Last Saturday, President Obama said this at a fundraiser:

In some ways what is remarkable is how despite this body blow that the country took, the country once again has proven more resilient and more adaptable and more dynamic than I think a lot of folks give us credit for. But it's also to remind you that we've got so much more work to do. People out there are still hurting very badly, and they are still scared.
And so part of the reason that our politics seems so tough right now, and facts and science and argument does not seem to be winning the day all the time, is because we're hard-wired not to always think clearly when we're scared. And the country is scared, and they have good reason to be.

Cue up the conservative outrage. National Review editor Rich Lowry:

Is that really what he thinks of us? We’re driven into the arms of his opponents as a matter of sociobiology? Obama can’t bring himself to take the American people on their own terms. He has now explained religiosity, gun ownership, and opposition to his policies (or as he puts it, “facts and science”) all as the products of economic deprivation and fear.

The Wall Street Journal editorial page:

[I]t's telling that the President is blaming the lousy economy that he was elected to fix for his party's electoral predicament. Democrats blamed John Kerry's 2004 defeat on the culture war, and now they're pre-emptively blaming November on the false consciousness of economic worries. They might as well be asking, "What's the matter with America?"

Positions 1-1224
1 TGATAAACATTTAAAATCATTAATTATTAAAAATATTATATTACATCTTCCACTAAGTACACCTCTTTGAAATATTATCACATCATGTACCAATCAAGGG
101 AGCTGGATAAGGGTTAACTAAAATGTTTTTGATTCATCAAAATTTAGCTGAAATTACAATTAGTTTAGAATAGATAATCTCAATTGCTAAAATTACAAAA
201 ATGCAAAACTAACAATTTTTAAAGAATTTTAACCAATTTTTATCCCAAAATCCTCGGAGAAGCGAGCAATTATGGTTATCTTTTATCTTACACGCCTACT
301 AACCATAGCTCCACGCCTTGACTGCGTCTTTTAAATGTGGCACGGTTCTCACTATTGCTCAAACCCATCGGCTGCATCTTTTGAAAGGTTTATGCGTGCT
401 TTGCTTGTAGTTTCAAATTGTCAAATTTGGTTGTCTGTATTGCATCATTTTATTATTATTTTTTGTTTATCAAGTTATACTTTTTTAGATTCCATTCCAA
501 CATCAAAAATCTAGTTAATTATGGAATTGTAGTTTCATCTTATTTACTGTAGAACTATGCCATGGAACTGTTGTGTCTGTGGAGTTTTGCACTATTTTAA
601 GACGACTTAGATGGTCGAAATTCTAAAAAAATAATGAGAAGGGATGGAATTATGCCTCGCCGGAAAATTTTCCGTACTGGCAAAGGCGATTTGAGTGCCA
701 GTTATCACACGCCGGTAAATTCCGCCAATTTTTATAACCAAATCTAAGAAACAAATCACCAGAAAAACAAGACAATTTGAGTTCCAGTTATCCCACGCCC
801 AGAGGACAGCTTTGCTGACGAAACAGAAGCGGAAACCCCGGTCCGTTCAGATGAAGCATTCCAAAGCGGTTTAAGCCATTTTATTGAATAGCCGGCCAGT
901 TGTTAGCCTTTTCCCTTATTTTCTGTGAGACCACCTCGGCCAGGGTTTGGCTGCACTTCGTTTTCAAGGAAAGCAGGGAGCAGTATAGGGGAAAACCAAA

Former Bush speechwriter Michael Gerson:

Obama clearly believes that his brand of politics represents "facts and science and argument." His opponents, in disturbing contrast, are using the more fearful, primitive portion of their brains. Obama views himself as the neocortical leader -- the defender, not just of the stimulus package and health-care reform but also of cognitive reasoning. His critics rely on their lizard brains -- the location of reptilian ritual and aggression. Some, presumably Democrats, rise above their evolutionary hard-wiring in times of social stress; others, sadly, do not.
Though there is plenty of competition, these are some of the most arrogant words ever uttered by an American president.

I can see why conservatives would be insulted at the suggestion that they don't have facts and science and argument on their side. But, well, they don't. (At least not facts and science.) That was the central theme of my review of Arthur Brooks's book, "The Battle," which is a conservative manifesto and, in part, an argument against empiricism that itself demonstrates total indifference to the facts. I wasn't picking on some marginal figure or even a widely influential blowhard like Rush Limbaugh. I was analyzing the work of the president of the most influential conservative think-tank.

I think the critique of Brooks applies fairly well right now to the conservative movement writ large. This is a movement that rejects the science of climate change, that is wallowing in economic illiteracy, and budgetary fantasy. Now, to say that Obama's policy-making process take science and empiricism seriously is not to say it always reaches the correct conclusion, or even that there is such a thing as a "correct" conclusion, disembodied from ideology. But while empiricism is not sufficient to produce good policy outcomes, it is necessary. And I do think Obama's basic critique of the conservative movement as anti-empiricist is dead on.